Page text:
From BR Bullpen
Lynwood Thomas Rowe
- Bats Right, Throws Right
- Height 6' 4½", Weight 210 lb.
- High School El Dorado (AR) High School
- Debut April 15, 1933
- Final Game September 13, 1949
- Born January 11, 1910 in Waco, TX USA
- Died January 8, 1961 in El Dorado, AR USA
 Biographical Information
He had his best year in 1934, going 24-8 with a 3.45 ERA for the Detroit Tigers and winning 16 consecutive decisions that season. In that year's World Series against the St. Louis Cardinals, he retired 22 consecutive batters en route to a Game 2 victory. However, he was the losing pitcher in Game 6 as the Tigers lost the Series in seven games.
The next season, 1935, Rowe won 19 games as the Tigers reached the World Series again. He lost both of his starts facing Lon Warneke, but he also won Game 3 in relief of Elden Auker and Chief Hogsett. The Tigers held on to beat the Chicago Cubs four games to two. He then was felled by shoulder pain, winning only one game over the 1936 and 1937 season, but managed to make a miraculous comeback, picking up 10 wins in 1939 and going 16-3 in another pennant-winning season in 1940. His bad luck in the Series continued in that year's World Series, however, when he lost both of his starts again, against the Cincinnati Reds, this time facing Cincinnati's ace Bucky Walters both times, giving him five defeats in the World Series in his career.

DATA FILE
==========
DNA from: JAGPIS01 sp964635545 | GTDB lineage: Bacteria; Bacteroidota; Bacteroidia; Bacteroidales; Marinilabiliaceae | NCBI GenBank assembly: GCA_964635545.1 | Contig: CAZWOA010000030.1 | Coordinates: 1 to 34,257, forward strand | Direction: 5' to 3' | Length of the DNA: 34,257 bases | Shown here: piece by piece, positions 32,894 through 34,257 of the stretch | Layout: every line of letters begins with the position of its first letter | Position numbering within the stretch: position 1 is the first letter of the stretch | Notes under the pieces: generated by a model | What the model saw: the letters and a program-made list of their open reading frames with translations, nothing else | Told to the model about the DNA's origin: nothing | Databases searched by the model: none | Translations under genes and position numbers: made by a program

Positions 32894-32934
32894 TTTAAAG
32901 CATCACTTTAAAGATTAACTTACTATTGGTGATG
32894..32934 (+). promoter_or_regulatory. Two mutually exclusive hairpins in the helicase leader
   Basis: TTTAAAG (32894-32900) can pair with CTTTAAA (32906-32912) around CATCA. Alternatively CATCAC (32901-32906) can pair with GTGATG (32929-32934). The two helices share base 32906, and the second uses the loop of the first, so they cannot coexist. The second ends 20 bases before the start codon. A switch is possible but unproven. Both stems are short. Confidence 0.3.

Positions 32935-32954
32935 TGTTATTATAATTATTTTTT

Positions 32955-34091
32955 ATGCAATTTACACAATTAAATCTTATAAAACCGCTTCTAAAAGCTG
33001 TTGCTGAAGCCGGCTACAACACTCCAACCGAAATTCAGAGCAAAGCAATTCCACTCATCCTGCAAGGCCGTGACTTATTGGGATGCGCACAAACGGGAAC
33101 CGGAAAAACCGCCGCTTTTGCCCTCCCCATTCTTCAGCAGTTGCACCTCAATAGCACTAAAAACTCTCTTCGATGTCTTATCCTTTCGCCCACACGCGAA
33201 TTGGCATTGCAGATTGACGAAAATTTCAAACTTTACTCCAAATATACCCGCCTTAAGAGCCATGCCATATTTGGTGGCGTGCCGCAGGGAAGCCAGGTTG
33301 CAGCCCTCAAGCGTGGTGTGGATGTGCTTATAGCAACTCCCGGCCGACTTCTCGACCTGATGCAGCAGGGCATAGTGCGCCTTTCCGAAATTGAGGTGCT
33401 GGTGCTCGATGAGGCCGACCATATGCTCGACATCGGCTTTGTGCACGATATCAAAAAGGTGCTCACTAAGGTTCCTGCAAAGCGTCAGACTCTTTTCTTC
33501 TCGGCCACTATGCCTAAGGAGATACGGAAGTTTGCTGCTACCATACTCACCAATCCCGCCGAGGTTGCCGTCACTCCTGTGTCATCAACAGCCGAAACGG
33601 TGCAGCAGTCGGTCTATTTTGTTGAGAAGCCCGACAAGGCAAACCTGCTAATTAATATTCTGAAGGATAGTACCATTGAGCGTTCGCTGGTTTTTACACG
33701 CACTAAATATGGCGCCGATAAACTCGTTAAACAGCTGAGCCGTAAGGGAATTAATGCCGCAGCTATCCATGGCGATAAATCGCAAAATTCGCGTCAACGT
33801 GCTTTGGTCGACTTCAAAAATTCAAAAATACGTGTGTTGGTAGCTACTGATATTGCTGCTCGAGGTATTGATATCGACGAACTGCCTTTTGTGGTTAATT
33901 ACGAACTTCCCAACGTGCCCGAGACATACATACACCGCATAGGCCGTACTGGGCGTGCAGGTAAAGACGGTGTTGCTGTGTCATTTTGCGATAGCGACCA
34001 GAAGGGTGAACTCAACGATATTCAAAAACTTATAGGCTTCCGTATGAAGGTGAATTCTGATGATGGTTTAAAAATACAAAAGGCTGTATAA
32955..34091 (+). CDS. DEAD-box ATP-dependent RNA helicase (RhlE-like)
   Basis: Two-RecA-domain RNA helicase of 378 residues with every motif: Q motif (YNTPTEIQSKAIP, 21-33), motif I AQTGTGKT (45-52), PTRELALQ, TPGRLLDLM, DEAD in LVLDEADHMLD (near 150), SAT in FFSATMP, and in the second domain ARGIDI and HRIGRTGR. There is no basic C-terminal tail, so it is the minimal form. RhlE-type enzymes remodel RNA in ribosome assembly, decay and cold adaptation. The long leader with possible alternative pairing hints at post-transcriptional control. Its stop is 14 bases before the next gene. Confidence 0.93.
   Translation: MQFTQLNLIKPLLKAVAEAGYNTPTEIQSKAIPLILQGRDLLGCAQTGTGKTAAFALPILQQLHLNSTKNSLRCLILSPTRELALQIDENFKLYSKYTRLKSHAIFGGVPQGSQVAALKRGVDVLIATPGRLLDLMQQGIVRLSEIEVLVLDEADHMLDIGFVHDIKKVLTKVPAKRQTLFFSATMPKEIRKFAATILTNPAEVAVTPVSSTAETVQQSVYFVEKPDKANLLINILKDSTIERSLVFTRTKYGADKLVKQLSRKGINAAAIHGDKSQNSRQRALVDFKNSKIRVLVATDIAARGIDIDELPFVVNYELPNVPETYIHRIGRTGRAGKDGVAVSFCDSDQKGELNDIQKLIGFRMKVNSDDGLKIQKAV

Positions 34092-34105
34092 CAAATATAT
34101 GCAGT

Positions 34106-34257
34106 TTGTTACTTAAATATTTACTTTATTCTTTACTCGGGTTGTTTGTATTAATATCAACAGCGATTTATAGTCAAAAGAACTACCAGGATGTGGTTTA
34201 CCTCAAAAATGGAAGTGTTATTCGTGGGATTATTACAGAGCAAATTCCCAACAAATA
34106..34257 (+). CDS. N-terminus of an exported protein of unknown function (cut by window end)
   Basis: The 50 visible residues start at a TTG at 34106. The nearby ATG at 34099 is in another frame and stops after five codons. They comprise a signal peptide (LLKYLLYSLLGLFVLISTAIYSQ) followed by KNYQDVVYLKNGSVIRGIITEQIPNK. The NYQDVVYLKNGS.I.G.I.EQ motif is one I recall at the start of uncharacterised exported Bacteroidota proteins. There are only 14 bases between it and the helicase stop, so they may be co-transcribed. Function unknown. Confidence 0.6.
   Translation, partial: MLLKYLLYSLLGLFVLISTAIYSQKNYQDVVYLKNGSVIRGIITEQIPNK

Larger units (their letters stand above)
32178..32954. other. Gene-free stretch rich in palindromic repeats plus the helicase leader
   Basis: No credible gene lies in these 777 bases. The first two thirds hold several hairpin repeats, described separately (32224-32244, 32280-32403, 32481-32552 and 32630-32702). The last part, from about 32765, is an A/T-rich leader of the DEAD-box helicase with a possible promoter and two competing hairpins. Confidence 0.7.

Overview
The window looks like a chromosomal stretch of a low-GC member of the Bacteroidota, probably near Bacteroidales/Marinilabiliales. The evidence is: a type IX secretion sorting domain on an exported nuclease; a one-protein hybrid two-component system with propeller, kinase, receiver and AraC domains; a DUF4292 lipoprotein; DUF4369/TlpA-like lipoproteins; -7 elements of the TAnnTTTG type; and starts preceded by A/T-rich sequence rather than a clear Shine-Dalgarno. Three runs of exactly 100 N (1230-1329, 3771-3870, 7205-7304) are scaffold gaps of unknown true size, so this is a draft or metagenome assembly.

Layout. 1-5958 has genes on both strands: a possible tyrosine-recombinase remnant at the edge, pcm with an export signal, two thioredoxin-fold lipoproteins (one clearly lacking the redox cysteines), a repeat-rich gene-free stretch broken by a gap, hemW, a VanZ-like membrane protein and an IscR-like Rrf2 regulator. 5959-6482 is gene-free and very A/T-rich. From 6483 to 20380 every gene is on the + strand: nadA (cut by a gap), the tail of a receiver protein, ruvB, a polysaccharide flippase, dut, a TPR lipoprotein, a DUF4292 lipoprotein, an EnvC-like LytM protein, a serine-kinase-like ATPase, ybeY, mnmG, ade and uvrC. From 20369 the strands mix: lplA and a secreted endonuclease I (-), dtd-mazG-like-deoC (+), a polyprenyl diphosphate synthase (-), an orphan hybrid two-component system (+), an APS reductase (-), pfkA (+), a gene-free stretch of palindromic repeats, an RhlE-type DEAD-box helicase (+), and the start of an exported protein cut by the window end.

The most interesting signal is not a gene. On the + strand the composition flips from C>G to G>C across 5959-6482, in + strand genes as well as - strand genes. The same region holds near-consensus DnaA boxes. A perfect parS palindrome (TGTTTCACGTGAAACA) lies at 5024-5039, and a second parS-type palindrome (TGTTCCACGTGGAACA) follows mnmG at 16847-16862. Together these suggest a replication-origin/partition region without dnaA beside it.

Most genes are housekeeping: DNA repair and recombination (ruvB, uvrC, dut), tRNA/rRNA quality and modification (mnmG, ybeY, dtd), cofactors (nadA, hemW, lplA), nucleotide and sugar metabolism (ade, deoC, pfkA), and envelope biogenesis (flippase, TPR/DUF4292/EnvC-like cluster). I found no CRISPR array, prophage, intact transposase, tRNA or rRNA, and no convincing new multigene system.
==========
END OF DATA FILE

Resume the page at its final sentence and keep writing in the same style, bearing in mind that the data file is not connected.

Rowe was often used as a pinch-hitter. He had 28 major league pinch-hits in 101 at-bats. His overall lifetime major league batting average was .263 in 909 at-bats.
He seemed done again during the 1942 season, when both the Tigers and the Brooklyn Dodgers gave up on him, but he made a second comeback in 1943, when he was 14-8, 2.94 for the Philadelphia Phillies. World War II then intervened and Rowe left baseball to serve in the Navy from February 1944 to November 1945. He then returned to pitch four more seasons with the Phillies, from 1946 to 1949, winning in double figures the first three of these. After his playing career ended, he was a Tigers coach in 1954 and 1955 and was a scout for the club until his death.
 Notable Achievements
- 3-time All-Star (1935, 1936 & 1947)
- 2-time League Winning Percentage Leader (1940/AL & 1946/NL)
- AL Shutouts Leader (1935)
- 15 Wins Seasons: 4 (1934-1936 & 1940)
- 20 Wins Seasons: 1 (1934)
- 200 Innings Pitched Seasons: 3 (1934-1936)
- Won a World Series with the Detroit Tigers in 1935
 Further Reading
- Gregory H. Wolf: "Schoolboy Rowe", in Scott Ferkovich, ed.: Detroit the Unconquerable: the 1935 World Champion Tigers, SABR, Phoenix, AZ, 2014, pp. 116-122. ISBN 978-1-933599-78-6